Montezuma's Castle National Monument


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Exploration & Settlement

Spaniard Antonio de Esejo appears to be the first European to reach the Verde Valley and mention its ruins in the 1700s. Mexican and American trappers spread rumors of ruins during the following years but created no written record. In the mid-1880s, a railroad survey took note of abandoned Indian villages in the Verde Valley. Finally in 1884, Edgar A. Mearns, a Fort Verde physician, mapped and surveyed several sites, including the "castle."

Scientific studies were initiated by Cosmos Mindeleff of the Smithsonian in 1892, and 3 years later, Jesse W. Fewkes from the Smithsonian also explored the region. Between 1896 and 1900, the Arizona Antiquarian Association performed some emergency repairs on a few of the walls. Subsequently, an underwater exploration of Montezuma Well was conducted with disappointing results. By 1930, 185 sites had been identified in the Verde Valley and surrounding plateau.

Native Peoples

Archeologists regard the Verde Valley as an aboriginal melting pot where at least 4 prehistoric cultures intermingled. Montezuma Castle National Monument preserves the remains of at least 2 of the cultures that once flourished here.

The first permanent settlers in the valley were the Hohokam -- a Pima word for "all used up." These resourceful farmers arrived in the area around 600 AD and lived in one-room houses made of poles, sticks and mud. They irrigated their crops of corn, beans and squash from fissures in limestone rocks which carried water from Beaver Creek and the sinkhole we call Montezuma Well. A semi-subterranean dwelling near the Well is the only typical Hohokam house on display in the National Park Service system.

The Sinagua -- Spanish for "without water" -- lived in the nearby foothills and the plateau beyond the valley. Like the Anasazi, they were pithouse dwellers and dry farmers, who depended on rain for their crops. After the Hohokam abandoned the area shortly after the millennium, the Sinagua moved down into the valley and adopted the irrigation systems left by the Hohokam. By 1125, they began to build above ground masonry structures and large pueblos on hilltops or alcoves of cliffs.

Sometime after 1125, the Sinagua began building the 5-story, 20-room "castle," which stands in a cliff recess 100 feet above the valley floor. It was so well constructed that it has withstood vandalism and the elements for more than 600 years and remains one of the best preserved prehistoric structures in the deserts of the American Southwest.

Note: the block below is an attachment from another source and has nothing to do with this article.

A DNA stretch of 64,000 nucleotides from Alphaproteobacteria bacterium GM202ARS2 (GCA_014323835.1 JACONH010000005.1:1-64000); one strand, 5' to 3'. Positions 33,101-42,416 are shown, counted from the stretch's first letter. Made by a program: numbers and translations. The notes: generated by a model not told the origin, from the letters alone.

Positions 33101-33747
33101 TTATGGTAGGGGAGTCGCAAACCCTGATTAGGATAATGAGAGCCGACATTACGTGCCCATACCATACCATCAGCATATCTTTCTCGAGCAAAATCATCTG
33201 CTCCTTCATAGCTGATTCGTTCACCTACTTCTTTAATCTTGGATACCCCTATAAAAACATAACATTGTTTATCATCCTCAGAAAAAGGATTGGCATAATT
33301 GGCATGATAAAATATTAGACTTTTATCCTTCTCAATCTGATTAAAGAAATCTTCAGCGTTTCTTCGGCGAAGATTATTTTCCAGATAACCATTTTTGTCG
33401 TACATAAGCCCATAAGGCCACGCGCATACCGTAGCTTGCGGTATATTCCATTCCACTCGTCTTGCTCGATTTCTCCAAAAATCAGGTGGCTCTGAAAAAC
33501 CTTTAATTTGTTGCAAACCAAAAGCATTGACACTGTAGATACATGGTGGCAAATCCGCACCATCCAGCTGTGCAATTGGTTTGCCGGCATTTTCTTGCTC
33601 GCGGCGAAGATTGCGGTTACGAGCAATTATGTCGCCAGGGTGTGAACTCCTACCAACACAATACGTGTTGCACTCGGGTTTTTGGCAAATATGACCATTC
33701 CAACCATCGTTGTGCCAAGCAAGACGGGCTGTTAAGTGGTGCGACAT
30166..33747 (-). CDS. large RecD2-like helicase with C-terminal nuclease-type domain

The prehistoric population in this region peaked in the 1300s and remained stable for another century. Suddenly, and mysteriously, in the early 1400s the Sinagua abandoned the valley, never to return.

Park History

As vandalism and pothunting became a concern around the turn of the century, a movement was launched to preserve the area as a national monument. On December 8, 1906, President Theodore Roosevelt proclaimed the area Montezuma Castle National Monument, which also incorporated Montezuma Well into its 840 acres.

In 1916, the Monument was transferred from jurisdiction of the US Forest Service to the National Park Service, but it wasn't until 1927 that a permanent custodian was named and the resources truly became protected.

Natural History

Plants & Animals

Abundant water in the Verde Valley offers a rich habitat for deer, antelope, rabbit, muskrat, prairie dogs and ducks and other birds.


Montezuma Castle overlooks Beaver Creek, a tributary of the Verde River, which flows through the Verde Valley. The Verde Valley runs between the mountainous highlands -- the Black Hills -- of central Arizona to the south and the southern edge of the Colorado Plateau to the north.

The valley was created by the Verde Fault, which eventually caused the Black Hills to be uplifted more than 4,000 feet while impounding the Verde River into series of lakes. Tributary streams drained the limestone surface of the Coconino Plateau from the north into these lakes, creating 3,000-feet-thick deposits called the Verde Formation.

Slightly acidic groundwater in limestone regions gradually dissolves passages and caverns in the underground rock. Geologists call this karst topography of which the Verde Valley is a classic example. With changes in ground water levels, underground caverns sometimes collapse, creating sinkholes filled with water. Such is the case with Montezuma Well, which is still a primary source of water for the Verde River. Near Beaver Creek, the generous amount of water gushing from rock crevices was used by prehistoric peoples of the Verde Valley to provide irrigation water their crops.

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